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Theory A / Theory B (Edition 1)

“The most effective way of changing a misinterpretation … is to help the person come up with an alternative, less threatening interpretation of his or her experience” (Salkovskis, 1996). Theory A Theory B is a method for reframing a problem in a less threatening way.

NOTE: There is an improved version of the Theory A / Theory B worksheet available here.

Worksheet

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Full resource pack (PDF)

Everything you could need: a PDF of the resource, therapist instructions, and description with theoretical context and references. Where appropriate, case examples and annotations are also included.

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Worksheet only (PDF)

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Fillable version (PDF)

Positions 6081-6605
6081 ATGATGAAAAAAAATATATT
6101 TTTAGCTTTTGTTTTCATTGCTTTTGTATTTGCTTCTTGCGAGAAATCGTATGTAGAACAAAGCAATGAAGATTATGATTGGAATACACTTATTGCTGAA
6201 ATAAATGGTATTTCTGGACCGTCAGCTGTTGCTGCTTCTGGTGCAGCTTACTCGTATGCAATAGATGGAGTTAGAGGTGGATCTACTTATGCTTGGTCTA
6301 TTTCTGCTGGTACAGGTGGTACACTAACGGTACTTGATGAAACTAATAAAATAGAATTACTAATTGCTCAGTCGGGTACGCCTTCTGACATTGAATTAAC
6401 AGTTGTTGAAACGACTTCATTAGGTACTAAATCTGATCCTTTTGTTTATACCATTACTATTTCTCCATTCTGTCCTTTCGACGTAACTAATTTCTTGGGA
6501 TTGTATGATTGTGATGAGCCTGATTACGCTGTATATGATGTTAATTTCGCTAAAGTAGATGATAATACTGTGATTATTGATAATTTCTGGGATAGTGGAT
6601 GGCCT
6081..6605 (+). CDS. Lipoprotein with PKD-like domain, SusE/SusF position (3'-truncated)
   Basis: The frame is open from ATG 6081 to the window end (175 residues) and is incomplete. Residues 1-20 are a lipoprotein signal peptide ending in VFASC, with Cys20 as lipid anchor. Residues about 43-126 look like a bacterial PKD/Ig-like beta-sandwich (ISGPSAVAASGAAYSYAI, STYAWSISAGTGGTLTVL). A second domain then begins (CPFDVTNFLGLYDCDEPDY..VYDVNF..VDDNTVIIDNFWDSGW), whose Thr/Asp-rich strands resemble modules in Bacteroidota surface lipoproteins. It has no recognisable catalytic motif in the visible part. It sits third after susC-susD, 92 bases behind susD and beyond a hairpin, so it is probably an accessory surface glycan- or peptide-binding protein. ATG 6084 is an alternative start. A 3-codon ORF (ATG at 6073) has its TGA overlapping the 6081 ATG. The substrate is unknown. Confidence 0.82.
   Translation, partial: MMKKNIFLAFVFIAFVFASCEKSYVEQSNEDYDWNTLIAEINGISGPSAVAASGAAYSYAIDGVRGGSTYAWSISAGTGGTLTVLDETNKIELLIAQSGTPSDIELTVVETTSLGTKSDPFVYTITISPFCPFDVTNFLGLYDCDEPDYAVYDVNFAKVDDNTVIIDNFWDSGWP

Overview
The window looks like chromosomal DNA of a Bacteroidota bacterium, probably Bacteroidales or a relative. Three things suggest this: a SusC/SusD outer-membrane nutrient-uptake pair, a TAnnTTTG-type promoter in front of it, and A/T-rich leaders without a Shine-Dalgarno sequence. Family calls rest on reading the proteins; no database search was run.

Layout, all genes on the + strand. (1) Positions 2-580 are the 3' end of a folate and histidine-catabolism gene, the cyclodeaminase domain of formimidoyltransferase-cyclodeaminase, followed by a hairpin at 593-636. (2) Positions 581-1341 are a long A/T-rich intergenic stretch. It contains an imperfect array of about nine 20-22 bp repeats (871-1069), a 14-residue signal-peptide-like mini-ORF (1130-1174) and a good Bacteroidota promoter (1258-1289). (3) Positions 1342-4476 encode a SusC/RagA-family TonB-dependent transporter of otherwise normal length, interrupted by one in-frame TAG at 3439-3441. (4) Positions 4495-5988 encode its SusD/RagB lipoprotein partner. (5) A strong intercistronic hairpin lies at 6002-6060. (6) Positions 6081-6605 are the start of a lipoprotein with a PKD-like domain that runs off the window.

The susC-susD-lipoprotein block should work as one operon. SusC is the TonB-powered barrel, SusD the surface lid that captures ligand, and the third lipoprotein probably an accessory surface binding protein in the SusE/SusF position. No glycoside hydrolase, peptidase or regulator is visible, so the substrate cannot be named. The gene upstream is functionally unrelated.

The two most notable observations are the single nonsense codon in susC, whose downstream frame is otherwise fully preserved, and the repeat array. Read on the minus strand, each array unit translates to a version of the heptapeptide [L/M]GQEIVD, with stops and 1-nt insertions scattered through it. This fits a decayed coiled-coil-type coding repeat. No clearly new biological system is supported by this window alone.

A fillable version of the resource. This can be edited and saved in Adobe Acrobat, or other PDF editing software.

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Editable version (PPT)

An editable Microsoft PowerPoint version of the resource.

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Translation Template

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Description

Theory A / Theory B has been variously described as a ‘dual model strategy’ (Wells, 1997) and ‘Hypothesis A / Hypnothesis B’ (Salkovskis & Bass, 1997). This is a method for reframing a problem as being a result of a belief or worry, rather than as a result of a situation or fact. This worksheet pack includes 2 different versions of the worksheet, and two worked examples illustrating how to use it. “The most effective way of changing a misinterpretation … is to help the person come up with an alternative, less threatening interpretation of his or her experience” (Salkovskis, 1996).

References

  • Wells, A. (1997). Cognitive therapy for anxiety disorders. John Wiley & Sons.
  • Salkovskis, P. M., Bass, C. (1997). Hypochondriasis. In The Science and Practice of Cognitive Behaviour Therapy (eds Clark & Fairburn). Oxford: Oxford University Press.